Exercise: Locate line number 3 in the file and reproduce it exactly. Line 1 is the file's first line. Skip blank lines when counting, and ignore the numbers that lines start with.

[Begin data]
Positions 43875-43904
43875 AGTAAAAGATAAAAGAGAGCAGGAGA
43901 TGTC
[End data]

43901 TGTC